Measure A got 58 percent of the vote, but it needed two-thirds support to pass. Brown's gas-tax plan got the two-thirds support it needed — even though it would be seen as an abomination under the standard greens used to judge Measure A.
The San Diego Union-Tribune Editorial Board supports ambitious local and state efforts to reduce the carbon emissions that contribute to global warming. But environmentalists' hostility to cars sometimes carries over to an irrational animus toward roads and freeways — even though there is no way to conceive of California functioning without them. This is why Brown's artful shepherding of the gas tax to passage in our green Golden State could prove one of his finest achievements as governor.
The Fresno Bee on the use of cancer-causing chemicals:
Glyphosate may not be a household word, but it surely is one of the nation's most ubiquitous household products. Americans spray it on lawns and flower beds, coat parks and soccer fields with it, douse it by the ton on acres of cotton, soybeans and corn.
In California, few suburban homeowners or Central Valley farmers have failed to make its acquaintance; more than 10 million pounds of it are applied to more than 5 million acres statewide every year.
Now, glyphosate — better known as the key active ingredient in the Monsanto weed-killer Roundup — has turned up on another kind of roster. California's environmental health agency has added it to the Proposition 65 list of chemicals "known to the state to cause cancer."
The warning should be taken in context, something Proposition 65 hasn't always been good at providing. So many common products carry the labels that the warnings have questionable impact. Monsanto has furiously fought the designation, suing to block the listing of its flagship product.
But the giant company has its own credibility problems. In the 1990s, it had to pull false and misleading ads claiming that Roundup was "biodegradable" and "practically nontoxic." And the regulators at California's Office of Environmental Health Hazard Assessment are serious scientists who have warned Californians away from scores of chemicals in the absence of federal action.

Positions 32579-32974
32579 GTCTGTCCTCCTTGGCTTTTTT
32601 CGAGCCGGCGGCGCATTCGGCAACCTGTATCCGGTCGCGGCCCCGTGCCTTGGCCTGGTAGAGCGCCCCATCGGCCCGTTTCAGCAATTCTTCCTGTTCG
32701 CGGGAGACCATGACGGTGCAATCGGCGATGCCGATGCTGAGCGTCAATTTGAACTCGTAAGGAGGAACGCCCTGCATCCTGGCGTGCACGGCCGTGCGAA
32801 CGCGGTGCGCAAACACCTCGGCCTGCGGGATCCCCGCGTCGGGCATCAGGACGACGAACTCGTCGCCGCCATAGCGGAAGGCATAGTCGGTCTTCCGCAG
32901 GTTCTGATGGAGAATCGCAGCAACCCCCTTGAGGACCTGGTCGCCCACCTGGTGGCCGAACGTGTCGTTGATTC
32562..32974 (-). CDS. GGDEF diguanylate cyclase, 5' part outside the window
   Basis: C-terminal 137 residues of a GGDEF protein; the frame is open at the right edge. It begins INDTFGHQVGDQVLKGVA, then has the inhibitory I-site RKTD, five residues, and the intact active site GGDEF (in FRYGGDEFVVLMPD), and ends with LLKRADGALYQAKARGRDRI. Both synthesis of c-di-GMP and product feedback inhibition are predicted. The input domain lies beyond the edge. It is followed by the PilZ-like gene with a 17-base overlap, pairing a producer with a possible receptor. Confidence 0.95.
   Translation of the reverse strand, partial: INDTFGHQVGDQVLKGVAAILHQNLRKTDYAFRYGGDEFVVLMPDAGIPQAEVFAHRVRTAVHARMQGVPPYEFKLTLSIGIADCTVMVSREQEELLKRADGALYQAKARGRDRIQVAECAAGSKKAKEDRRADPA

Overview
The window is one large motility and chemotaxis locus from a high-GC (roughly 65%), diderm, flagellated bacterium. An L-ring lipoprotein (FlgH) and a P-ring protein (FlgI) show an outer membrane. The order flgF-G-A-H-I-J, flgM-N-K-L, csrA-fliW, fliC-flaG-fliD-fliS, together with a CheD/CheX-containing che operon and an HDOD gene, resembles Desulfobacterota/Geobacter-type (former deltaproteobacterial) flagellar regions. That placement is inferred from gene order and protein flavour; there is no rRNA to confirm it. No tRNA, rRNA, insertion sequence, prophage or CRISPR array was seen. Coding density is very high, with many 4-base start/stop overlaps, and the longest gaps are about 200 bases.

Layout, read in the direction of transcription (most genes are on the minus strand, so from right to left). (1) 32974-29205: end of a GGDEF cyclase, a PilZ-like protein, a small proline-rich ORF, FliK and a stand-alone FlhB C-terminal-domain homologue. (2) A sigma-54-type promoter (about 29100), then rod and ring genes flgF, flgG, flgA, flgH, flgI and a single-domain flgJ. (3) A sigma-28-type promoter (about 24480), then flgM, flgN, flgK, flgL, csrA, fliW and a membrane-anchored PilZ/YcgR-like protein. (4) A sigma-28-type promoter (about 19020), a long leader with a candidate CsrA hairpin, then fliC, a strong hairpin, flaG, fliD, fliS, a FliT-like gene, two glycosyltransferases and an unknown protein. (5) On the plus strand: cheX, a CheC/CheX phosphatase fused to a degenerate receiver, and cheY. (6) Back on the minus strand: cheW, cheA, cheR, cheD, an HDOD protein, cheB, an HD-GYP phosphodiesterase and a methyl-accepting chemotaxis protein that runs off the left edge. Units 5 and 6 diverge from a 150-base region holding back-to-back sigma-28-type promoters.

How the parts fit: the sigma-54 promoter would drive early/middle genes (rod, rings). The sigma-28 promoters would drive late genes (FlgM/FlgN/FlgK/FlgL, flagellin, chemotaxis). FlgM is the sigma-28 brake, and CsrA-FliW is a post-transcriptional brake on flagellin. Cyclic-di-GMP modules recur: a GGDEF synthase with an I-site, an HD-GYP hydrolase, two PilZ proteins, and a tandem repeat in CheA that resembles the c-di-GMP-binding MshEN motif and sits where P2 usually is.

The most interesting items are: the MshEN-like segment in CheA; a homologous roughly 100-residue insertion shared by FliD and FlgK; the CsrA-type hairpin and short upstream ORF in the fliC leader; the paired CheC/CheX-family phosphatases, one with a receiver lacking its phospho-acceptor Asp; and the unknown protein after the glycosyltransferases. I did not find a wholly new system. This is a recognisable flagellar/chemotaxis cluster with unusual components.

So from a consumer standpoint, more information is better, and a little more caution among farmers and gardeners is overdue.
Developed in 1974, glyphosate boomed after Monsanto began genetically modifying commodity crops to resist it, so that farmers could easily use it to kill weeds without killing their crops as well.
The herbicide dramatically improved yields and simplified farming, and for many years displaced other, more toxic weed killers. But the relative safety has encouraged farmers, municipalities and homeowners to use it far too liberally, with too few safeguards.
Now overuse of Roundup has created a generation of Roundup-resistant superweeds; that, in turn, has prompted many growers to return to old, more toxic weed killers or, worse, mixtures of herbicides with unknown health risks.
Two years ago, amid concerns about links to non-Hodgkin's lymphoma, a respected scientific arm of the World Health Organization reviewed decades of research on glyphosate and determined that, on a scale of possible to definite, it "probably" is carcinogenic.
Since then, Monsanto has been beset by cancer lawsuits, at least one of which yielded evidence that the company may have paid academics to sign off on research ghostwritten by Monsanto. Internal correspondence also suggested that a now-retired employee within the U.S. Environmental Protection Agency was working on the company's behalf, trying to quash reviews of glyphosate.
If anything, the situation cries out for more independent investigation. Life, of course, is risky. But California is right to let consumers know that gardening gloves and appropriate gear around chemicals may be in order, along with maybe tackling some of those weeds the old-fashioned way — by pulling them.
Mercury News on how to spend tobacco tax revenue:
While Californians wait for President Trump and Republicans in Congress to decide what, if anything, to do about the future of health care in the United States, a battle is brewing in California: How the money generated by the state's $2-a-pack increase in the tobacco tax will be spent.
The extra $1.2 billion from last fall's Proposition 56 represents California's largest injection of new health care funding in years. It's desperately needed to help cover the costs of a state whose Medi-Cal system covers 14 million residents, about one-third of the state's population.
Rather than putting it all toward boosting Medi-Cal's overall budget, as Gov. Jerry Brown's budget proposes, California should spread the money where it can get the highest return on its investment. The top three priorities should be:
-Improve the abysmal reimbursement rates for doctors who treat Medi-Cal patients. California's provider rates are among the worst in the nation. It won't do the state any good to enroll Californians in the Medi-Cal system if there aren't enough doctors to accept and treat the new patients.
The tobacco tax won't provide enough for the sort of across-the-board increase the California Medical Association favors. But it is enough to boost the payments for doctors hurting from some of the worst reimbursement rates, namely dentists, for starters.
-Restore vision, dental, podiatry and other Medi-Cal benefits that were victims of 2009 budget cuts. These are essential for keeping low-income Californians healthy and capable of being productive workers.